Noisy is better than rare: Comprehenders compromise subject-verb agreement to form more probable linguistic structures

Maayan Keshev*, Aya Meltzer-Asscher

*Corresponding author for this work

Research output: Contribution to journalArticlepeer-review

Abstract

Production and perception errors are common in everyday language use. Recent studies suggest that in order to overcome the flawed speech signal, comprehenders engage in rational noisy-channel processing, which can pull their interpretation towards more probable “near-neighbor” analyses, based on the assumption that an error may have occurred in the transmission of the sentence. We investigate this type of processing using subject/object relative clause ambiguity in Hebrew. In four self-paced reading experiments and a sentence completion experiment, we find that during online processing, readers apply elaborate knowledge regarding the distribution of structures in the language, and that they are willing to compromise subject-verb agreement to refrain from (grammatical but) highly improbable structures. The results suggest that the prior probability of alternative analyses modulates the interpretation of agreement.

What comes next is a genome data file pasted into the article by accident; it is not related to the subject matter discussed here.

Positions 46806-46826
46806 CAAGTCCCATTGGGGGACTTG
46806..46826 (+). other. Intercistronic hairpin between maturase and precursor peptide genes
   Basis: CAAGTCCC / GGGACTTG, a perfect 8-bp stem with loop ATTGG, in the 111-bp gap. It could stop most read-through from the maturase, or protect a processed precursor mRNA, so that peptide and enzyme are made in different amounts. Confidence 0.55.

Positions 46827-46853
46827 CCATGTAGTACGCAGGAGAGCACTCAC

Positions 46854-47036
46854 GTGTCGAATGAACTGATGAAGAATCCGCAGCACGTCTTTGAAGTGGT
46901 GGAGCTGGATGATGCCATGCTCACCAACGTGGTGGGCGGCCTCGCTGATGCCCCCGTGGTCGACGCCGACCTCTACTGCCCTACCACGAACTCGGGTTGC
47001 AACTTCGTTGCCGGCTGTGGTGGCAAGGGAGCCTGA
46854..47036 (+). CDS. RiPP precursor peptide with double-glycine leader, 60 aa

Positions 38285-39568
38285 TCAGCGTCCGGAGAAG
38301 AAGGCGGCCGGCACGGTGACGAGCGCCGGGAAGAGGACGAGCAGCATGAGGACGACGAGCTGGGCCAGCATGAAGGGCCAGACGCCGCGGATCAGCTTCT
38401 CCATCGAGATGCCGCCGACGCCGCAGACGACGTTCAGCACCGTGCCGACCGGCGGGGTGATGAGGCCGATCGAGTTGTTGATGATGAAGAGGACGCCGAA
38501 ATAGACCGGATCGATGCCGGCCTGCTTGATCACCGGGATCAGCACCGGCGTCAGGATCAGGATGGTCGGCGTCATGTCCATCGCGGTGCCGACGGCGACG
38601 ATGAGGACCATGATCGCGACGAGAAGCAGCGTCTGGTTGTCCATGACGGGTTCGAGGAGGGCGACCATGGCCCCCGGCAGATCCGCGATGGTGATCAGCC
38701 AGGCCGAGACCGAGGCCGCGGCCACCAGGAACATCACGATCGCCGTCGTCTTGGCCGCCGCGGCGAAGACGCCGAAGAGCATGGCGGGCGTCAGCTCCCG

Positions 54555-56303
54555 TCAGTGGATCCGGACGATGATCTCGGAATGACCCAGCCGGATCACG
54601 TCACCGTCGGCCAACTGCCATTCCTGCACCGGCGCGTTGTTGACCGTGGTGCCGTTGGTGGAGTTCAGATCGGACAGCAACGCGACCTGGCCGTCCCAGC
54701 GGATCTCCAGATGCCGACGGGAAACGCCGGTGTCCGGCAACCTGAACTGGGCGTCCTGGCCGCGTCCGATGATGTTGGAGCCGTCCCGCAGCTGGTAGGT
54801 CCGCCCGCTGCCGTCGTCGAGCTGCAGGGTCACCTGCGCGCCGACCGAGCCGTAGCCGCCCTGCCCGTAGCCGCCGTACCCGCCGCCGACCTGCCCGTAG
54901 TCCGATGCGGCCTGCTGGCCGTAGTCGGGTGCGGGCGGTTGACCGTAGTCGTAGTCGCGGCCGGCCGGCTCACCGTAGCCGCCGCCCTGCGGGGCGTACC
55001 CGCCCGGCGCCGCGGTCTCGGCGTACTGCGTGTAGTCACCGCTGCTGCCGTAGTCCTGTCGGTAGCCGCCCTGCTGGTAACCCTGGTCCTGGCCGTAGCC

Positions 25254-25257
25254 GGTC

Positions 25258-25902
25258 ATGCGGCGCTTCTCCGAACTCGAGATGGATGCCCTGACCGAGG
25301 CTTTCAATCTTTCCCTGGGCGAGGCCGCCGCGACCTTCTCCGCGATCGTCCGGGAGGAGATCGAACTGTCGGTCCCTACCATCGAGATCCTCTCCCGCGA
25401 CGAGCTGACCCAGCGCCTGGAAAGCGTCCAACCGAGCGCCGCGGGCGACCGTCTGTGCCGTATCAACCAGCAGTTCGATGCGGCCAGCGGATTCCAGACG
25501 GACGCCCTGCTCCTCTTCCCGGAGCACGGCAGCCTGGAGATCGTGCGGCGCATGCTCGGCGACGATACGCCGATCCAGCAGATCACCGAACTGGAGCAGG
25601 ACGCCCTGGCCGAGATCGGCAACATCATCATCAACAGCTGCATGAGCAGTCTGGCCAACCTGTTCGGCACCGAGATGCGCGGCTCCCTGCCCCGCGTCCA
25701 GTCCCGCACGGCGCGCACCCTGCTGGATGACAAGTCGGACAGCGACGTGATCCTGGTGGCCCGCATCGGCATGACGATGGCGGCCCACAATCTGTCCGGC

Original languageEnglish
Article number101359
JournalCognitive Psychology
Volume124
DOIs
StatePublished - Feb 2021

Funding

FundersFunder number
German-Israeli Foundation for Scientific Research and DevelopmentI-2496-104.4/2018
Israel Science Foundation216/18

    Keywords

    • Noisy-channel
    • Rational inference
    • Relative clause
    • Sentence processing
    • Subject-verb agreement

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